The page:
Public Discussion
  • Icon for: Steve Cox

    Steve Cox

    Presenter
    May 15, 2017 | 09:00 a.m.

    Greetings STEM Outreach Advocates. I look forward to your observations, discussion and advice on STEM Mentoring programs for K12 students and STEM service learning programs for undergraduates.

    Yours, Steve Cox

     
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  • Icon for: Michael Stone

    Michael Stone

    Facilitator
    May 15, 2017 | 09:56 a.m.

    Obviously this is in the weeds and wouldn't make sense to include in the video, but can you provide us with an idea of how often the mentors work with the mentees? Also, I assume you are tracking the impact of the mentorships on the K-12 students, but do you also anticipate the program will positively impact the undergraduate mentors? 

     
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  • Icon for: Steve Cox

    Steve Cox

    Presenter
    May 15, 2017 | 07:27 p.m.

    Dear Michael,

    Thanks for you note. The mentors see their proteges weekly for one or two hours either in class or over lunch or after school. All of these meetings taking place at the middle or high school.

    Yes, following the research on service learning we are tracking the impact of serving as mentors on our undergraduate population.

    Yours, Steve

     
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  • Icon for: Janet Kolodner

    Janet Kolodner

    Facilitator
    May 15, 2017 | 11:54 a.m.

    Hello Northern Mexico Team,

    This program seems to have so many nice elements -- college students who have struggled in their own lives as mentors, kids from the local community who may not be thinking about college, and a venue that is local so kids can easily get to it and a place of higher learning that is not beyond what they can imagine aspiring to. I have lots of questions. (1) I wonder, as Michael does, about some of the details -- how often the kids come, what the programming is, how often they attend, how often the mentors work with the mentees, whether the mentors have particular kids assigned to them, ... (2) I wonder what you are documenting and how you are keeping track of what can be learned from your experience so that you will be able to refine it over time and so that you will be able to write it up so others can duplicate it in their own places of residence. (3) I wonder what you have learned already about the ins and outs of making a program like this work.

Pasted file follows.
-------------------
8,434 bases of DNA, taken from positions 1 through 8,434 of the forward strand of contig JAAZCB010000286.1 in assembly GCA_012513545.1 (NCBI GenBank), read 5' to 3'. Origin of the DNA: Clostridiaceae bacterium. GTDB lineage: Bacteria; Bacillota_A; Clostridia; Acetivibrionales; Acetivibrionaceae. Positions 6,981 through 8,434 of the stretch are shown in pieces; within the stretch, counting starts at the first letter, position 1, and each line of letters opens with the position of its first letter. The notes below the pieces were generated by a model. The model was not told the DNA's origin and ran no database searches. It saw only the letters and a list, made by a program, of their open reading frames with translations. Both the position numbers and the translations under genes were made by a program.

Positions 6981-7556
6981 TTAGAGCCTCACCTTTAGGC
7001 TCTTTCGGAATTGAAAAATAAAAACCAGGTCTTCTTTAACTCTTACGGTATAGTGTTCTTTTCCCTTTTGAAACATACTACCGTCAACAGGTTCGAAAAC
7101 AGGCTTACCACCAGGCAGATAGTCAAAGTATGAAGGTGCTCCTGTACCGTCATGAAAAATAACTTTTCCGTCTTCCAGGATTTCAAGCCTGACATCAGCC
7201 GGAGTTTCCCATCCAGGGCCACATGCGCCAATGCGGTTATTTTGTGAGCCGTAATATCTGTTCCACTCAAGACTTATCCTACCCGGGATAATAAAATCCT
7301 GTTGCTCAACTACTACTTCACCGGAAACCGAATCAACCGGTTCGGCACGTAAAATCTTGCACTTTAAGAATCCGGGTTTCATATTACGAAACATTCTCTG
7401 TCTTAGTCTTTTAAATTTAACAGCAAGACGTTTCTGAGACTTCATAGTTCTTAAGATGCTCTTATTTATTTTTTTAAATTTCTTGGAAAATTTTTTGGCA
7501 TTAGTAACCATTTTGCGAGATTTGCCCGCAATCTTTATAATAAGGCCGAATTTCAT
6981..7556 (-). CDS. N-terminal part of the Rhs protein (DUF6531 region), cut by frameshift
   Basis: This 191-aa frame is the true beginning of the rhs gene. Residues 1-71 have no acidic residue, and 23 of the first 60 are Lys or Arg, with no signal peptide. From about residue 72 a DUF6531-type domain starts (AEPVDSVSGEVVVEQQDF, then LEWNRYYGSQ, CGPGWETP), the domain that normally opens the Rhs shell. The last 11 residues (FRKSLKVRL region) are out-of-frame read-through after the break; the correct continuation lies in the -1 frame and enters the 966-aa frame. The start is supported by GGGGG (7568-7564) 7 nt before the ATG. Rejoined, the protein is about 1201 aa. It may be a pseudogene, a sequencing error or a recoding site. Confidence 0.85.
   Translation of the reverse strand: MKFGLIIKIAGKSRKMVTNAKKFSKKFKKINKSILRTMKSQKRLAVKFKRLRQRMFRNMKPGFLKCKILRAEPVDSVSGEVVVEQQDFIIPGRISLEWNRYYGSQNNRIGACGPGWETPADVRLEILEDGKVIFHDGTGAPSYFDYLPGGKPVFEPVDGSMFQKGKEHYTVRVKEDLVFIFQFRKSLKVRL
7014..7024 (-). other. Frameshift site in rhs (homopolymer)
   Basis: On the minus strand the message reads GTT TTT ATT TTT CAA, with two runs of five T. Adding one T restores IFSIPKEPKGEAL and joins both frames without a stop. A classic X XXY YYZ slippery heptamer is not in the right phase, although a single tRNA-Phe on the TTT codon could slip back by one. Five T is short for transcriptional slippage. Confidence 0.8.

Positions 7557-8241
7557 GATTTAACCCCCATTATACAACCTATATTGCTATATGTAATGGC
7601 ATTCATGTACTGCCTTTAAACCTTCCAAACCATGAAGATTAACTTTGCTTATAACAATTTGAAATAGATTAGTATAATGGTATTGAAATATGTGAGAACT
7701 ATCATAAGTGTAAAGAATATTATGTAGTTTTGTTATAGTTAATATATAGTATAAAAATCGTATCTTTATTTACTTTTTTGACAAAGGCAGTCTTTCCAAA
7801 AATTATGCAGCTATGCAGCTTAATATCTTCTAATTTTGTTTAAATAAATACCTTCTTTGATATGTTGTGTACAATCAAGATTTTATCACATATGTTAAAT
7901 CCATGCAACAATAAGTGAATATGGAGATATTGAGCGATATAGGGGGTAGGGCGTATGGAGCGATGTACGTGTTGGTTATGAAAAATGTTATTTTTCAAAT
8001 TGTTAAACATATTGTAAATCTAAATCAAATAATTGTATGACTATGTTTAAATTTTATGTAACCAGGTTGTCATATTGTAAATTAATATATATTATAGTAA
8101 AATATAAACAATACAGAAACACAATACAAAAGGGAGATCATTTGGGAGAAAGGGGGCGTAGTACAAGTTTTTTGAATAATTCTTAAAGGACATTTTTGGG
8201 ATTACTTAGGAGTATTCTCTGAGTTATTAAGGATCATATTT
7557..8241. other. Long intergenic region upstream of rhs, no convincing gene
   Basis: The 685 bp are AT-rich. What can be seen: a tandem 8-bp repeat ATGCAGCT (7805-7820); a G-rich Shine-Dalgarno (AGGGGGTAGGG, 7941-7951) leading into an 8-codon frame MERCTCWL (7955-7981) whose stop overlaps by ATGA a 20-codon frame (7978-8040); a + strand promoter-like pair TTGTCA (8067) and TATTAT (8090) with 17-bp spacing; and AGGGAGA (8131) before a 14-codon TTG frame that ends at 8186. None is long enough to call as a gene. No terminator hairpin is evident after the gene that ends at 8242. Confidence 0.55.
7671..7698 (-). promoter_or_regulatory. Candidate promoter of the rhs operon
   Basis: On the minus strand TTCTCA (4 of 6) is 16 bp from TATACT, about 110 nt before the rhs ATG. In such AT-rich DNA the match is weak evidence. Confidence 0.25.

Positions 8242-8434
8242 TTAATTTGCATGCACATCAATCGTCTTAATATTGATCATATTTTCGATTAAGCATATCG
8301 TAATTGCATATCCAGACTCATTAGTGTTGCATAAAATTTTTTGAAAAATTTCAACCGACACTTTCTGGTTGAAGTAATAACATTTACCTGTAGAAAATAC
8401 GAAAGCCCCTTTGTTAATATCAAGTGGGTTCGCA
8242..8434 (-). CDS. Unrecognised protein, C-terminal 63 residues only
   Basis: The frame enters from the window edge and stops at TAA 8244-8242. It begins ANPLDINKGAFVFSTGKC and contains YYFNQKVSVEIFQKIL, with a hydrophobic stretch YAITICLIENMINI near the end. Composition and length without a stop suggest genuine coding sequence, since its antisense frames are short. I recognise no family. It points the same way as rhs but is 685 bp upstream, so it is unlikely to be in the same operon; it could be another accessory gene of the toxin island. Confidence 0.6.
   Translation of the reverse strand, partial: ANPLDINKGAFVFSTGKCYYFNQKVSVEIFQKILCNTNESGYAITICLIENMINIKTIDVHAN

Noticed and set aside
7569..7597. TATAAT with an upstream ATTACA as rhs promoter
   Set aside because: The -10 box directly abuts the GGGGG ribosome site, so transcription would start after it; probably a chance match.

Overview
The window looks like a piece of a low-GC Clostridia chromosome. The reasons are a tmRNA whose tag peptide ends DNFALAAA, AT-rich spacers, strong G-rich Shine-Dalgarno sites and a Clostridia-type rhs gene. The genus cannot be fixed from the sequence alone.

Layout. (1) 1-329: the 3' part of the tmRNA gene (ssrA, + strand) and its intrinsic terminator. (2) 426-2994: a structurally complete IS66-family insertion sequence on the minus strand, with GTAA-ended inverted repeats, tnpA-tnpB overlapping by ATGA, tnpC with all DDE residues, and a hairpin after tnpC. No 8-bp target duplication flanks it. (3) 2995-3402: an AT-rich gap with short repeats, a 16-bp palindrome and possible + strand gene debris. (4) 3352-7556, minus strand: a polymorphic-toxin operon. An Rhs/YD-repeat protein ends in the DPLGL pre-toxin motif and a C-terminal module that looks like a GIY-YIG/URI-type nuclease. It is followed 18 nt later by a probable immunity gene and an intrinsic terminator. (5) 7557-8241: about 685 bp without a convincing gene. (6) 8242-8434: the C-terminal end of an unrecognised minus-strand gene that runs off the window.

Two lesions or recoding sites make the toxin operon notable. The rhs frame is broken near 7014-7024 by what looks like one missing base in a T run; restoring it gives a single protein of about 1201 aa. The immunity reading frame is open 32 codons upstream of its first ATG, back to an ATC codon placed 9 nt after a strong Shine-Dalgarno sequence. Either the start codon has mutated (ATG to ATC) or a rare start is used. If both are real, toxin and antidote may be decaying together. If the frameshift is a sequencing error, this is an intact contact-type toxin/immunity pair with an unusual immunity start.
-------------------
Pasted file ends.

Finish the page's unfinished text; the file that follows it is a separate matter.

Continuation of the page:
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  • Icon for: Steve Cox

    Steve Cox

    Presenter
    May 15, 2017 | 07:38 p.m.

    Dear Janet,

    Thanks for your great questions. We support school teachers in math, biology, computing and robotics. By entering classrooms with one college professor and 3 to 4 college students we facilitate hands-on science. By visiting the same class every week we create bonds between mentors and the school kids. In this, our first year, we are establishing ties with school teachers and administrators and other youth development leaders in our community. We are also collecting a slew of data - largely centered around attitudes toward learning and serving and taking responsibility for ones learning. The key lesson learned so far is that it is far better to integrate our offerings into existing required school classes than to offer them on some volunteer basis.

    Yours, Steve

     
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  • Icon for: Selena Connealy

    Selena Connealy

    May 15, 2017 | 12:28 p.m.

    NNMC--thanks for your important work that you do! I am especially interested in considering how colleges in rural areas can support STEM learning. It's amazing that you have a maker space in Dixon!

     
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  • Icon for: Chris Thorn

    Chris Thorn

    Facilitator
    May 16, 2017 | 12:06 a.m.

    Steve - I like the answers to Janet's questions. The video tells a compelling story about the impact on school students and on the mentors. What's the impact been on the university faculty? You insight about working into existing courses seems like something that could inform a broad range of folks at the university. Do you think your project will have that notion stick with your university colleagues?

     
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  • Icon for: Janet Kolodner

    Janet Kolodner

    Facilitator
    May 16, 2017 | 12:09 p.m.

    Excellent question!!!

     
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